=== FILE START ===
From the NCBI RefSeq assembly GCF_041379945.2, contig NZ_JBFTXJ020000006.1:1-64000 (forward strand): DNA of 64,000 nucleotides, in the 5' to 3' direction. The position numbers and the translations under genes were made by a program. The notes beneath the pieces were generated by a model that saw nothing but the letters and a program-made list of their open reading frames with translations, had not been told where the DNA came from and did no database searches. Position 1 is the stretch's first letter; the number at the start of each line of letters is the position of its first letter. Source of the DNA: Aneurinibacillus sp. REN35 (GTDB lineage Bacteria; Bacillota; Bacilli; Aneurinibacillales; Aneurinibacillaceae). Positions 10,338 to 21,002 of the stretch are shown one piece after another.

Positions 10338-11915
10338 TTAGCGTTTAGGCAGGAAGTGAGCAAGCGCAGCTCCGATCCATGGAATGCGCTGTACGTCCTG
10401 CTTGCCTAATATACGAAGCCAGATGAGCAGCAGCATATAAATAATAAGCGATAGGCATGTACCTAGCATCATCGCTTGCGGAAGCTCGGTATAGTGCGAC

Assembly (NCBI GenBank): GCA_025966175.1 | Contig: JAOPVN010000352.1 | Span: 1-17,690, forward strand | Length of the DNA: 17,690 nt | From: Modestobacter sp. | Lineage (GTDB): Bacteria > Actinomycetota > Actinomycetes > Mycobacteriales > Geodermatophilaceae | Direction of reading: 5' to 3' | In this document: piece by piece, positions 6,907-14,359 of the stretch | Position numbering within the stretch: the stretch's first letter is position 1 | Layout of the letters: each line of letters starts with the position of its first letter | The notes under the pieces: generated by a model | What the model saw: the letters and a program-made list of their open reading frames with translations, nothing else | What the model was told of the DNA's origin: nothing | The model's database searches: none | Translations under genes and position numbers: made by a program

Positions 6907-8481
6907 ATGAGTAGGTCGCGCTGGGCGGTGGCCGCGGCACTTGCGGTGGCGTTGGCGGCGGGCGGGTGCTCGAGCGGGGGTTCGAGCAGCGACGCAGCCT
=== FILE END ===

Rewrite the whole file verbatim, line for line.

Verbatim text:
From the NCBI RefSeq assembly GCF_041379945.2, contig NZ_JBFTXJ020000006.1:1-64000 (forward strand): DNA of 64,000 nucleotides, in the 5' to 3' direction. The position numbers and the translations under genes were made by a program. The notes beneath the pieces were generated by a model that saw nothing but the letters and a program-made list of their open reading frames with translations, had not been told where the DNA came from and did no database searches. Position 1 is the stretch's first letter; the number at the start of each line of letters is the position of its first letter. Source of the DNA: Aneurinibacillus sp. REN35 (GTDB lineage Bacteria; Bacillota; Bacilli; Aneurinibacillales; Aneurinibacillaceae). Positions 10,338 to 21,002 of the stretch are shown one piece after another.

Positions 10338-11915
10338 TTAGCGTTTAGGCAGGAAGTGAGCAAGCGCAGCTCCGATCCATGGAATGCGCTGTACGTCCTG
10401 CTTGCCTAATATACGAAGCCAGATGAGCAGCAGCATATAAATAATAAGCGATAGGCATGTACCTAGCATCATCGCTTGCGGAAGCTCGGTATAGTGCGAC

Assembly (NCBI GenBank): GCA_025966175.1 | Contig: JAOPVN010000352.1 | Span: 1-17,690, forward strand | Length of the DNA: 17,690 nt | From: Modestobacter sp. | Lineage (GTDB): Bacteria > Actinomycetota > Actinomycetes > Mycobacteriales > Geodermatophilaceae | Direction of reading: 5' to 3' | In this document: piece by piece, positions 6,907-14,359 of the stretch | Position numbering within the stretch: the stretch's first letter is position 1 | Layout of the letters: each line of letters starts with the position of its first letter | The notes under the pieces: generated by a model | What the model saw: the letters and a program-made list of their open reading frames with translations, nothing else | What the model was told of the DNA's origin: nothing | The model's database searches: none | Translations under genes and position numbers: made by a program

Positions 6907-8481
6907 ATGAGTAGGTCGCGCTGGGCGGTGGCCGCGGCACTTGCGGTGGCGTTGGCGGCGGGCGGGTGCTCGAGCGGGGGTTCGAGCAGCGACGCAGCCT